The busy nature of the plot doesn't allow the characters to develop with conviction. Ayushmann, with a beefed-up physique and close-cropped hair, looks the part but the character remains opaque. Aman has presumably been on-duty and served the political establishment long enough to understand their devious machinations so why is he so disillusioned by their decisions? Also, why does he sniffle at regular intervals – the trait seems to be a stand-in for depth. To Anubhav's credit, most of the actors in the film are from the region – this includes Andrea Kevichüsa as Aido and Mipham Otsal as her father Wangnao. Their performances are solid but the writing undermines their efforts. The ideological conflict between Aido and Wangnao had the potential to evoke emotion and anchor the film but it needed to be fleshed out better.
Anek poses the critical question of: Who is Indian? At one point, Aman rails into the divisions of North, South, East, West and asks: Sirf Indian kaise hota hai aadmi? The sequence reminded me of that powerful moment in Article 15 in which the cop Ayan Ranjan, also played by Ayushmann, tears into the absurdity of the caste system. But in this film, the anger is less blistering because the narrative is too didactic and the messaging overwhelms the storytelling.
Moreover, the messaging itself seems contradictory. Thankfully, Anek doesn't subscribe to the shrill jingoism that is all the rage currently. The film doesn't valorise the Indian forces or label the rebel groups as terrorists. We see how oppression and subjugation by the state leads men and women to violence. There is a horrifying scene in which we see locals bundled into cages like cattle. But later in the film, this gets turned on its head with a surgical strike which is staged with smoke, big guns and slow motion. Ayushmann is very much the heroic figure going in as a saviour.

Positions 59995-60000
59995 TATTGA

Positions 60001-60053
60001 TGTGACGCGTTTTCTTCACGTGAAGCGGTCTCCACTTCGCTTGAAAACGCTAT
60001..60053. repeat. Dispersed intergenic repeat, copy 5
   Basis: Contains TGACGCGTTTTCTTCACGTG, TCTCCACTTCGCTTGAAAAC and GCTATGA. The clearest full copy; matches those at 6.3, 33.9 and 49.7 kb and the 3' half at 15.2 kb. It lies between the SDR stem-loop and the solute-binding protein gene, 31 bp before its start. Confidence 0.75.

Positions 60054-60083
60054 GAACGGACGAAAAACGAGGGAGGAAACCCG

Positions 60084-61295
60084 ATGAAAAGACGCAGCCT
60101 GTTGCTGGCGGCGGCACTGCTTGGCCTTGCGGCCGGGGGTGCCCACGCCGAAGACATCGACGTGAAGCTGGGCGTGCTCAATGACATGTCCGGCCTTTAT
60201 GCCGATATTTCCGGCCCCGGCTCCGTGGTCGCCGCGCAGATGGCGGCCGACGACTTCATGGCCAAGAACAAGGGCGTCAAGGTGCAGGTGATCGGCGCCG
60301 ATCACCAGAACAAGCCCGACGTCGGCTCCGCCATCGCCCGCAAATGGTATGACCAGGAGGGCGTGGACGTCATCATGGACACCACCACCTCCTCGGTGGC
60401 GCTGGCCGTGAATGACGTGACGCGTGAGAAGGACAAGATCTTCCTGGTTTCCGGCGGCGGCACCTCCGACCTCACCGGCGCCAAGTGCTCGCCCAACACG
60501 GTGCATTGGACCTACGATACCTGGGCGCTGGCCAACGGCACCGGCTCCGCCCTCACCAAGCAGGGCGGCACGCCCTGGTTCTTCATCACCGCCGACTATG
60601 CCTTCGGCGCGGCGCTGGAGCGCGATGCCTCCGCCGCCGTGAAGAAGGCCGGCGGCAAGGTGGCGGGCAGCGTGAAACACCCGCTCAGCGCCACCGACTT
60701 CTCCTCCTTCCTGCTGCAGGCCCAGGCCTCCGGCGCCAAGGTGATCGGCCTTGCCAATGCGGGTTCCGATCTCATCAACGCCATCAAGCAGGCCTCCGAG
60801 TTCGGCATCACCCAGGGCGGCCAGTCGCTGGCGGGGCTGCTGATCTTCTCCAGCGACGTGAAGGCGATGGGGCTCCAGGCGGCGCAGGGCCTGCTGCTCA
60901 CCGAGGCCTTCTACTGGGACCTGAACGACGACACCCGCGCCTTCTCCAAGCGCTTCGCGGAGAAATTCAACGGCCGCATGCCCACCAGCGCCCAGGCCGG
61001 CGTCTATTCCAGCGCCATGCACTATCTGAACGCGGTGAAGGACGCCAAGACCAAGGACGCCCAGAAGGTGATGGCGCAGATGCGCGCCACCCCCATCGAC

Anek also repeatedly conflates the North East with Kashmir. Manoj plays Abrar Bhat, Aman's boss, who hails from Kashmir. When Abrar sees the North East region from his plane, he utters the famous couplet Emperor Jahangir is said to have uttered for Kashmir: agar firdaus bar ru-ye zamin ast, hamin ast-o hamin ast-o hamin ast. The implication perhaps is that both parts of the country have been historically oppressed and alienated. And peace seems to be an impossibility because war is so much more profitable. Abrar's roots eventually colour his decision-making.
But again, these larger questions of geo-political manoeuvring don't land with enough force because the storytelling lacks clarity. There are stray sequences that have power like one in which a rebel group is decimated – the bullets fly fast and ruthlessly.
Largely, however, Anek is undone by trying to be too many things. The film is a welcome step towards more diversity and representation in mainstream Hindi cinema. But now we need deeper dives.